This includes the modified Chebyshev iteration (see [8, 9]) for ,   and the Jarratt iteration (see [32, 33]) for ,  . In this paper, we discuss the convergence of modified Halley’s methods for solving nonlinear operator equations in Banach spaces and establish convergence theorems of Newton-Kantorovich’s type. The corresponding error estimate is also given. Finally, two examples are provided to show the application of our theorem.

#### 2. Convergence Theorem

In the section, we establish a Newton-Kantorovich type convergence theorem and present the error estimate. Denote , where , , are positive real numbers. Write , , and , where , are the roots of the equation . Let

Firstly, we get some lemmas.

Lemma 1. Assume and are the sequences generated by (17). If , then the sequences and are monotonically increasing and converge to . Moreover, one has

Proof. By (17) we can get By a simple calculation and mathematical induction, it is easy to prove Lemma 1.

Lemma 2. Let be a nonlinear operator defined on a convex domain of a Banach space with values in a Banach space . Assume that has second-order continuous Frechet derivatives on . If , are the sequences generated by (16), then

Proof. Consider Hence,

This completes the proof.

Theorem 3. Let and be Banach space and let be an open convex domain. Assume has second-order continuous Frechet derivatives. For an initial value and fixed parameters ,  , if exists and the conditions are satisfied and , then the sequence generated by (16) is well defined and converges to a unique solution of (1) in .

Theorem 4. Assume satisfies conditions in Theorem 3. Denoting , one has the following:(i)when , (ii)when ,

#### 3. Proof of Theorem

Proof of Theorem 3. To prove Theorem 3, we first prove that following items are true for all :); (); (); (); (). It is easy to check for the case by the initial conditions. By using mathematical induction, assume that the above statements are true for some fixed . Then we have: : By Banach Lemma, we get that exists and : By Lemma 2 and , Hence, we deduce that Moreover, we have : By Lemma 1, if , then the sequence generated by (16) is well defined, remains in for all , and converges to a solution of (1).

To show uniqueness, let us assume that there exists a second solution of (1) in . Then

By Banach Lemma, we can obtain that the inverse of the linear operator exists and

We conclude that . The proof of Theorem 3 is completed.

Proof of Theorem 4. By Lemma 1, we have

Similarly,

Hence, Because , we obtain When ,

Hence, we get

The proof of Theorem 4 is completed.

#### 4. Applications

Example 1. Consider the case as follows: where the space is with norm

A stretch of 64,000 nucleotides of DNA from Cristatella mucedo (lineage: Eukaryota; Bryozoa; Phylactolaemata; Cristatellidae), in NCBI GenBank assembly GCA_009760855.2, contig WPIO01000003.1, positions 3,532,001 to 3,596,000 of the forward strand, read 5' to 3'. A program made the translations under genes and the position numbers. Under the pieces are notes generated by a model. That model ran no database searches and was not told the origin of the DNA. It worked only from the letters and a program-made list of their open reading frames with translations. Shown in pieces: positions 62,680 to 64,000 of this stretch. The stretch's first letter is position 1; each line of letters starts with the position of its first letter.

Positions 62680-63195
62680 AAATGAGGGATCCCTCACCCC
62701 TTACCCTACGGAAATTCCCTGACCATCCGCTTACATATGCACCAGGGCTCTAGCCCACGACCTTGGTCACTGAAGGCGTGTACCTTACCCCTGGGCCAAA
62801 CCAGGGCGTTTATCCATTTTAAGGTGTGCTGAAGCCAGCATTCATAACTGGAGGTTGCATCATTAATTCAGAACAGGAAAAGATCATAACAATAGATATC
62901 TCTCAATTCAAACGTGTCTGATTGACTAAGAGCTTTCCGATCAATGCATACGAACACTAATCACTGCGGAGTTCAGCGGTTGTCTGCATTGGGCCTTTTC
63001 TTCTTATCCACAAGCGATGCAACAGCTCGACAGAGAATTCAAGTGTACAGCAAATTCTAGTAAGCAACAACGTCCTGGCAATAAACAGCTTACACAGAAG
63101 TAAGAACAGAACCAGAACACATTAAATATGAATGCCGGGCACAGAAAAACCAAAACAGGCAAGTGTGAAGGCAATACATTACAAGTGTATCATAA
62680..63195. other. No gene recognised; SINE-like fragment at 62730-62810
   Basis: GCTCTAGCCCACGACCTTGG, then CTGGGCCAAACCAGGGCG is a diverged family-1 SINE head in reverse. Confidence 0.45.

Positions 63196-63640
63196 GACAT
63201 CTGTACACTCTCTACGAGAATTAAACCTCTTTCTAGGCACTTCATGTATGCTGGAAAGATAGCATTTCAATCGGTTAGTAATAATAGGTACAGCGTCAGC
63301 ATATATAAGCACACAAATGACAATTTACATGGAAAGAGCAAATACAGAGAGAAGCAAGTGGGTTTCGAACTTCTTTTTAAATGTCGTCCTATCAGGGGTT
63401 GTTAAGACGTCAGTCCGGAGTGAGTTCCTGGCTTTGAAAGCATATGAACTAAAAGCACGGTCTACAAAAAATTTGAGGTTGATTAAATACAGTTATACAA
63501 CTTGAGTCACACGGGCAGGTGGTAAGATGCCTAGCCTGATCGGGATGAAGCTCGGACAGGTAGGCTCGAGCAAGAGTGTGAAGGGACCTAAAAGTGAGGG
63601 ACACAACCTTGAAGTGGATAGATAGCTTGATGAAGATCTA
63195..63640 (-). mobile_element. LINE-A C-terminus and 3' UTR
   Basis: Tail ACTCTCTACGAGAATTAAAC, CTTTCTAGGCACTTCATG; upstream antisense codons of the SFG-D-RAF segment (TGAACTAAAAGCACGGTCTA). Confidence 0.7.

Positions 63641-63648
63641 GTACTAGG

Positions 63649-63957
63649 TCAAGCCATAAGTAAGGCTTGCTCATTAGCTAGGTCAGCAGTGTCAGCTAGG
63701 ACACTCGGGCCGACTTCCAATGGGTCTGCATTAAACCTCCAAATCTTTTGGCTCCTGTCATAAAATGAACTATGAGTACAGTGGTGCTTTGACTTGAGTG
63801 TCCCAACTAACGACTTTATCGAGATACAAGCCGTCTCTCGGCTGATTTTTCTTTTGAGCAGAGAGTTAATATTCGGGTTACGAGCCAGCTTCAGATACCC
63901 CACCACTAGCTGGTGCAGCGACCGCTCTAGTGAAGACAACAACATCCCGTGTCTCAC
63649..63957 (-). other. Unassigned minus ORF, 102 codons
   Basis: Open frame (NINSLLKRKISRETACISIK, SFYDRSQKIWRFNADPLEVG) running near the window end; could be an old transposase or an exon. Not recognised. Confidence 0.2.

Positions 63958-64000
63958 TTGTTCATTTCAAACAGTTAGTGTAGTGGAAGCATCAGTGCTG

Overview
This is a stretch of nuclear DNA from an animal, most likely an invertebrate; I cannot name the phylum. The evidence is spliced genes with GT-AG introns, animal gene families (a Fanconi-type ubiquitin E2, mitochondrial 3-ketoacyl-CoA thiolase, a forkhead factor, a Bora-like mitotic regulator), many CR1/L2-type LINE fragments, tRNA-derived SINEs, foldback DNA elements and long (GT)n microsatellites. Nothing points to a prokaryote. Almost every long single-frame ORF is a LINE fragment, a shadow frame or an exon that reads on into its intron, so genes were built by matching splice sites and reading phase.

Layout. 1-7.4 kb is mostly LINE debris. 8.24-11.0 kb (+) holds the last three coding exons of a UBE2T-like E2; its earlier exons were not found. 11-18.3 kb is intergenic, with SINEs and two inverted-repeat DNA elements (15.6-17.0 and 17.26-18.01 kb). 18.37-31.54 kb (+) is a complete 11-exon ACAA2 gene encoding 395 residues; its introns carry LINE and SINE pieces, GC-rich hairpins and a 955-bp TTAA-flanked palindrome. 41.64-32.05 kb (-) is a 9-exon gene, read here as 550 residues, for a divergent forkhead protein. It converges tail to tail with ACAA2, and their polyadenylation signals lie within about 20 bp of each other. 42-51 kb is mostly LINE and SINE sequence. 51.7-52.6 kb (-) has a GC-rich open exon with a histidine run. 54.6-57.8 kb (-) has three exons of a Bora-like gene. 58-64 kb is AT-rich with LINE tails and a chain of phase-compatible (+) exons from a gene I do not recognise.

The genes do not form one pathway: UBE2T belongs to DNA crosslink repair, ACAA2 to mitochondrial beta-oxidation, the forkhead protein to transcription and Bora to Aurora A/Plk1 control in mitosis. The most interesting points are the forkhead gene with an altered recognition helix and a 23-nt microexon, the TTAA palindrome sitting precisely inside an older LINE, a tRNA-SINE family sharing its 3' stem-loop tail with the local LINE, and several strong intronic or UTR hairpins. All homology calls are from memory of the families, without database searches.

This equation arises in the theory of the radiative transfer, neutron transport, and kinetic theory of gasses. Let us define the operator on by Then, for , we can obtain

That means the hypotheses of the theorem are satisfied and for the error bound becomes For , we get

In practical computation, we use a discretization process. By Gauss-Legendre quadrature formula with 8 nodes: we approximate the integral equation (42), where the nodes and the weights are known. Denote by , so we can transform (42) into the following system of nonlinear equations: where . Then, we rewrite the above system in the matrix form. Consider where , and . We also get

After 3 iterative steps, we can obtain the numerical solution of (42) by method (16) with , , and the solution , and we present the error computing result of (42) in Table 1.

Table 1: Error computing results of (42).

Example 2. Now we employ iterative methods (16) to solve the equation and compare these methods with Newton’s method, Halley’s method, and modified Halley’s methods (16). We define as follows: Denote , by (16) , where , . We have if So, we get the convergence of the sequence generated by modified Halley’s method (16) with four orders when , .

Now, we compare some of these methods for the calculus of . We analyze the errors for these methods with Newton’s method, Halley’s method, and the family of new modified Halley’s methods (16). In these cases, we have taken , (see Table 2).

Table 2: Error computing results ().

#### Conflict of Interests

The authors declare that there is no conflict of interests regarding the publication of this paper.

#### Acknowledgments

This work is supported by the National Basic Research 973 Program of China (no. 2011JB105001), National Natural Science Foundation of China (Grant no. 11371320), Zhejiang Natural Science Foundation (Grant no. LZ14A010002), Foundation of Science and Technology Department (Grant no. 2013C31084) of Zhejiang Province, and Scientific Research Fund of Zhejiang Provincial Education Department (nos. Y201431077 and Y201329420).